Clarissa Vaughn has bought the flowers for her party, and she goes to visit Richard Brown in his apartment. The apartment is gloomy and dim. Richard is sitting in his decaying old armchair, a piece of furniture he's attached to even though it stinks horribly. In a way, the chair represents the condition of Richard's dying body. Richard is extremely ill with AIDS. The disease is not only wasting away his body; it is also eating away at his mind. Richard has periods of mental illness in which he has both visual and auditory hallucinations.
Clarissa tries to convince Richard to come to her party, at which he'll receive a literary prize. Richard thinks the party will be an ordeal for him and doesn't want to go. He is gaunt, haggard, and probably near death. He tells Clarissa he feels his life has been a failure; he hasn't accomplished what he set out to do in his writing. He wants the literary prize but somehow feels a fraud for accepting it. Clarissa and Richard discuss the party and Richard's literary legacy. Clarissa leaves, saying she'll be back later that afternoon to help him get ready for her party.
Virginia Woolf has spent a few hours writing the beginning of her new novel, Mrs. Dalloway. She thinks what she's written is quite good. She wonders if the life of an ordinary woman is enough on which to base an entire novel. Then she decides her main character will die at the end of the book, likely a suicide.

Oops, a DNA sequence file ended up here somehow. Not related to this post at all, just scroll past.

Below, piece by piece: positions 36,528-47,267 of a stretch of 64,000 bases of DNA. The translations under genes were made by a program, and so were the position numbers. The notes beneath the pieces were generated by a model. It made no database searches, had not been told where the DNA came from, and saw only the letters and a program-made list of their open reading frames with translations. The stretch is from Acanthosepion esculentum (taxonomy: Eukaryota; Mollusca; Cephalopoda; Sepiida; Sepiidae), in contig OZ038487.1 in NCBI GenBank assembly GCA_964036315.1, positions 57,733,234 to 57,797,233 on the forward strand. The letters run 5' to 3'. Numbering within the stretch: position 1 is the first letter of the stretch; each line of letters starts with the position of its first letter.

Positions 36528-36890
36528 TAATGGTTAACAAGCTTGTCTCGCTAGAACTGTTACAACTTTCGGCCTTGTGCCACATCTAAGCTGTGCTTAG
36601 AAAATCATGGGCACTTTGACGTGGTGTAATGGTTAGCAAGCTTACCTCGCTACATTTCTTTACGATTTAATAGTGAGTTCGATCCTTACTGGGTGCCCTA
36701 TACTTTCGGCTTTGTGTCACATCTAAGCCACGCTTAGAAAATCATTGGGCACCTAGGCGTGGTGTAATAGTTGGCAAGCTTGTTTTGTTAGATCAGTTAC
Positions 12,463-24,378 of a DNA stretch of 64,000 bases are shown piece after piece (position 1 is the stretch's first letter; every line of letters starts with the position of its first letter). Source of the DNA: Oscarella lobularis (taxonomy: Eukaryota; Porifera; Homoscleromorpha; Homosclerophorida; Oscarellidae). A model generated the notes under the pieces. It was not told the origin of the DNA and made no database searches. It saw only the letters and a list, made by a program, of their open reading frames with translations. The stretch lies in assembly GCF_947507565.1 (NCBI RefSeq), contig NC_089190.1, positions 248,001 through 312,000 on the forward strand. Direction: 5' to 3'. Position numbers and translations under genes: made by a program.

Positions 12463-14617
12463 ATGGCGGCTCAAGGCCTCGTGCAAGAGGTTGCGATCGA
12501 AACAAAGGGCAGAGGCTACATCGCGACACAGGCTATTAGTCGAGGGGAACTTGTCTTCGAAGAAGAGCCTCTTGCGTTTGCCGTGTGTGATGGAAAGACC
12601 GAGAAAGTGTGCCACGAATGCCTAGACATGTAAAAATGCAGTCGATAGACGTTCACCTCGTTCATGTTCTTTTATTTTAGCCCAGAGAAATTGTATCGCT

Woolf thinks about her bouts of insanity and how horrific they are for her. She describes the headaches that come before full insanity sets in. When her illness is full blown, she suffers from unbearable visual brightness and frightening auditory hallucinations. Her insanity takes over, becomes her, and she cannot work. She dreads the onset of mental illness even though, so far, each episode is temporary.
Virginia stops working, satisfied with what she's written. She goes downstairs and sees Leonard and his publishing assistant. As usual Leonard is angry because of the errors he's found in the page proofs. Virginia tries to mollify him and then says she's going out for a walk. She reflects on Leonard's perfectionism and how unbearable he finds slipshod and mediocre work.
Laura Brown is preparing her husband's birthday cake. She's sure it will be the most wonderful cake ever, proving what a perfect suburban housewife she is. Her son is with her, and she asks him if he'd like to help. Richie measures out flour and puts it in a mixing bowl. When Laura says something unexpected to him, Richie becomes terrified and starts to cry. Laura is slightly annoyed but tries to comfort him. However, Laura seems always to speak to Richie in a rather mechanical and distant way, conveying no affection.
Laura thinks she's finally crossed a line; instead of thinking about who she'd prefer to be and what she'd prefer to do, she has become the perfect housewife everyone expects her to be. She thinks she'll be fine now. She won't brood about the lost possibilities in her life and her unexplored talents. She's committed to being happy in her suburban life.
Virginia Woolf walks through town thinking about the lives of the ordinary people she sees. She makes some key decisions about what Mrs. Dalloway, the main character in her novel, will do. For example, she'll write that in her youth the exuberant and optimistic Dalloway has an affair with a girl.